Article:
Brian Urlacher still looks the same, at least in photographs. I think that's what gets me. There was a time when Urlacher was the baddest player in the baddest league on the planet -- the biggest, faster, most evolved defender in professional football. That's how Urlacher entered the NFL and that's what he largely remained until 2012. This was the year Brian Urlacher stopped being invincible.

The downfall of Urlacher begins on the first day of the year -- January 1, Week 17 of last season in Minnesota against the Vikings. Urlacher suffered a knee injury in that meaningless game, and he really hasn't been healthy since. Between pillages to Germany, lying to the media and missed practices, there has been some football and it was played moderately well. Urlacher held his own appearing in every game until that devastating Week 13 loss to Seahawks. The Bears didn't just yield 177 yards to rookie quarterback Russell Wilson on the final two drives of the game to put a stake in the heart of their playoff chances, they also lost No. 54, maybe forever.

The lesson: Father Time remains undefeated and always will be.

8. Joe Ricketts' Anti-Obama SuperPAC

You would think 101 losses would be sufficient. It should have been enough embarassment. But if there's one lesson the Chicago Cubs have instilled more often than any American professional sports franchise since just about the beginning of time, it's that rock bottom is never quite as stable as one might suspect. The Cubs have made an annual tradition out of pushing the depths of their lows, and 2012 saw a fun, off-the-field wildcard thrown into the mix: a May report that the team's patriarch, J. Joe Ricketts, was set to bankroll a $10 million anti-Barack Obama smear campaign. Too bad he couldn't put the money towards fixing a lifeless lineup.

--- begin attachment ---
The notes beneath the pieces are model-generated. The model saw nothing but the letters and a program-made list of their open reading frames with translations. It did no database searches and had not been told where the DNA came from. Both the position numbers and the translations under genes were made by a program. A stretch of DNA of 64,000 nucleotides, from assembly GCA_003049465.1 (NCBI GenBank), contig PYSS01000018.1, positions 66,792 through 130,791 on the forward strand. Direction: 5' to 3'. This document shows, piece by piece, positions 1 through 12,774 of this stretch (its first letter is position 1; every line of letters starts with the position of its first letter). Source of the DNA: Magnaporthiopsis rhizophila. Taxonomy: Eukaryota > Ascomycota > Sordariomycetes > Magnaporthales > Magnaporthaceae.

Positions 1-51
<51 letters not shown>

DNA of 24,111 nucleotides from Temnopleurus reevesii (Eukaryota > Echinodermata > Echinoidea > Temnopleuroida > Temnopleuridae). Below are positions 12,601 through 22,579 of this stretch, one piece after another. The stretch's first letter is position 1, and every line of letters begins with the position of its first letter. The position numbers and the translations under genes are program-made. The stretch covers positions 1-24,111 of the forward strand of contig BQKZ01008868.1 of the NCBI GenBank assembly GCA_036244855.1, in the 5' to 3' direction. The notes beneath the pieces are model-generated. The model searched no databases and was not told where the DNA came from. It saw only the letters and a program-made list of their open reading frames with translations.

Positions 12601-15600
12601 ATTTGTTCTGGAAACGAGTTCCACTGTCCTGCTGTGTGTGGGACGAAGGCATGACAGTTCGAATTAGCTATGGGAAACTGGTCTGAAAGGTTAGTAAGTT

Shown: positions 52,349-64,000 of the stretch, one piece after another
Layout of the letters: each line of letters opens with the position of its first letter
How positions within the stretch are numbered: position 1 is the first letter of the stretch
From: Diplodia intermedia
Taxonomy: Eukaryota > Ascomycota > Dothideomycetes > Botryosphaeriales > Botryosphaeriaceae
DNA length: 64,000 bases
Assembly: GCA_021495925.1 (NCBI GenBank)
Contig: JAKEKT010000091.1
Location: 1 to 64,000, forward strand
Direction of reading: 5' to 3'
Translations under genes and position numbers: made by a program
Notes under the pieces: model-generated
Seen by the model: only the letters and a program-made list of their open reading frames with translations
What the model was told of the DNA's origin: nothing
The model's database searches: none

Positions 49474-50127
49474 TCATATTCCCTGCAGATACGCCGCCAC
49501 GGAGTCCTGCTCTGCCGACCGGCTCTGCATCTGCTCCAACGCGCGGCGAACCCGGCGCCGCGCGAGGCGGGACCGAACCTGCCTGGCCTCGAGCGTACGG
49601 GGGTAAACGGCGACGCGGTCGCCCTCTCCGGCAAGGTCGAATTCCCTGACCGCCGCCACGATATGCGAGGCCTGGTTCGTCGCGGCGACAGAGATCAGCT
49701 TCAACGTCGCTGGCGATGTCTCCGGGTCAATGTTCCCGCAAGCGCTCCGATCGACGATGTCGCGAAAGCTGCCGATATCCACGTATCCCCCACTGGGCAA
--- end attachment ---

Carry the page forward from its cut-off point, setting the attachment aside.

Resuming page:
The New York Times broke the story of the operation, that the campaign would focus on the long-ago-buried comments of the president's former spiritual adviser Rev. Jeremiah Wright and that Ricketts was one pushing for it. After substantial backlash that may have killed the Cubs' hopes of working with the city to get publicly funded renovations to Wrigley Field, Ricketts denounced the plan of action. Too bad. Obama would earn re-election in the fall and Cubs would have their 102nd loss.

7. Hossa hit

The image of Marian Hossa lying lifeless on the United Center ice might be the most enduring Chicago sports moment of 2012 if only because there was a brief period of total uncertainty. Was Marian Hossa dead? OK, he's probably not dead. But would he never walk again? Would he ever play hockey again? Would he still continue to be a functional adult human?

I'm telling you, when Raffi Torress delivered the hit that would earn him a 25-game suspension, all of this was on the table. That Hossa appears on his way to be making a full recovery might among the year's best news. Because, you know, for a second there, we really weren't too sure.